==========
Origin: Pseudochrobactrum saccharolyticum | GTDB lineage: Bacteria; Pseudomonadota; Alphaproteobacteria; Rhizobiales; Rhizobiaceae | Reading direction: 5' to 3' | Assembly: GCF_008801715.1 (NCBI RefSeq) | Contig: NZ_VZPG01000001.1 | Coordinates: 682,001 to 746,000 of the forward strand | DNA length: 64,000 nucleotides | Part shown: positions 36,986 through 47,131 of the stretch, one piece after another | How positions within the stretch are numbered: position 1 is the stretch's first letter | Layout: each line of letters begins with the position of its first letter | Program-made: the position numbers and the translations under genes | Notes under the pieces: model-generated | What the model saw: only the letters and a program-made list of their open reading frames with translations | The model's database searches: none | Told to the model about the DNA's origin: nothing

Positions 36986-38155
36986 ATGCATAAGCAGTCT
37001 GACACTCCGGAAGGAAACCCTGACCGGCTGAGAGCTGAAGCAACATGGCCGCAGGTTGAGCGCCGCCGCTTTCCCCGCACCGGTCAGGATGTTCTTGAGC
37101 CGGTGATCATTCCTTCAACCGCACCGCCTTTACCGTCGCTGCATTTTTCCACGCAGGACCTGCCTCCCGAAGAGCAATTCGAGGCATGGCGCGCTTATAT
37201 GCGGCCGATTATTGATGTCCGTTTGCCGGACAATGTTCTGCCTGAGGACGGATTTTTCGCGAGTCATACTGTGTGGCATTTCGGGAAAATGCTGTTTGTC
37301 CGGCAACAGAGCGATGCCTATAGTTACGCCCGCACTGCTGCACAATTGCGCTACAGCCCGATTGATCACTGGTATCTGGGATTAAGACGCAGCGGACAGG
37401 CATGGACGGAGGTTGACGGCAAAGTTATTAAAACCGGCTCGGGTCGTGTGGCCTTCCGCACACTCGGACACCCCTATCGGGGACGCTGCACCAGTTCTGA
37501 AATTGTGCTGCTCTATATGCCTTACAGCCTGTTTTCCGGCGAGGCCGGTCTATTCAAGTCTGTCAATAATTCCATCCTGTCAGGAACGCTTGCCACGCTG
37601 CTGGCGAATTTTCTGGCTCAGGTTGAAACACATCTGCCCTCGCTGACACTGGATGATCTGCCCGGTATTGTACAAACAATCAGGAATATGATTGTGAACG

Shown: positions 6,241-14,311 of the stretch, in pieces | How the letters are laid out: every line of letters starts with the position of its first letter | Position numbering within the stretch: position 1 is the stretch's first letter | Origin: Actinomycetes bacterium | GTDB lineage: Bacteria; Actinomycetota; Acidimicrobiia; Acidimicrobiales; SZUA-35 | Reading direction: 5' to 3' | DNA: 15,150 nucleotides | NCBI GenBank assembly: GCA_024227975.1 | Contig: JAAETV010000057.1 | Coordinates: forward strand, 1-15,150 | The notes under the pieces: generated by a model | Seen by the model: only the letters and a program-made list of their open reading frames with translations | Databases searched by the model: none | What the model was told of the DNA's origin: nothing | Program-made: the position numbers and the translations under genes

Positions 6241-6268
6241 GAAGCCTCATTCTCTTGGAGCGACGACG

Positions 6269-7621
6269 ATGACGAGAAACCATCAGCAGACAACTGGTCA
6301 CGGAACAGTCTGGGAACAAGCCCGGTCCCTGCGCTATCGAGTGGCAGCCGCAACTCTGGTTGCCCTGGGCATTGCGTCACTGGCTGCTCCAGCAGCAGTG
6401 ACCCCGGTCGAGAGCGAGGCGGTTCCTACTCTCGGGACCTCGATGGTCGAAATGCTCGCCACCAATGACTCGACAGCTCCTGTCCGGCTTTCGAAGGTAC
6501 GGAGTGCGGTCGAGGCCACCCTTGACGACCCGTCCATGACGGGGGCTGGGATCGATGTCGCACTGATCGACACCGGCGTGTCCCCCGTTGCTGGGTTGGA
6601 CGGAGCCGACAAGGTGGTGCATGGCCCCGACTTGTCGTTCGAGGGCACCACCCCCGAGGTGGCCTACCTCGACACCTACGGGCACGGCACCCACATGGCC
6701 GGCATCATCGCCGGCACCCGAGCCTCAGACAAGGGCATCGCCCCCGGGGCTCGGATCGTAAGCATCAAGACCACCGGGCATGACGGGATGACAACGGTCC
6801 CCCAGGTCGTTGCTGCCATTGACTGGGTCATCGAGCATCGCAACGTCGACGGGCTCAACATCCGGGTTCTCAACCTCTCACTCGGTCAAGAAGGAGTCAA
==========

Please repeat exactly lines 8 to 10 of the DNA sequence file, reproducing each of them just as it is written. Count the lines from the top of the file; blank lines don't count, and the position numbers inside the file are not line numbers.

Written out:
37401 CATGGACGGAGGTTGACGGCAAAGTTATTAAAACCGGCTCGGGTCGTGTGGCCTTCCGCACACTCGGACACCCCTATCGGGGACGCTGCACCAGTTCTGA
37501 AATTGTGCTGCTCTATATGCCTTACAGCCTGTTTTCCGGCGAGGCCGGTCTATTCAAGTCTGTCAATAATTCCATCCTGTCAGGAACGCTTGCCACGCTG
37601 CTGGCGAATTTTCTGGCTCAGGTTGAAACACATCTGCCCTCGCTGACACTGGATGATCTGCCCGGTATTGTACAAACAATCAGGAATATGATTGTGAACG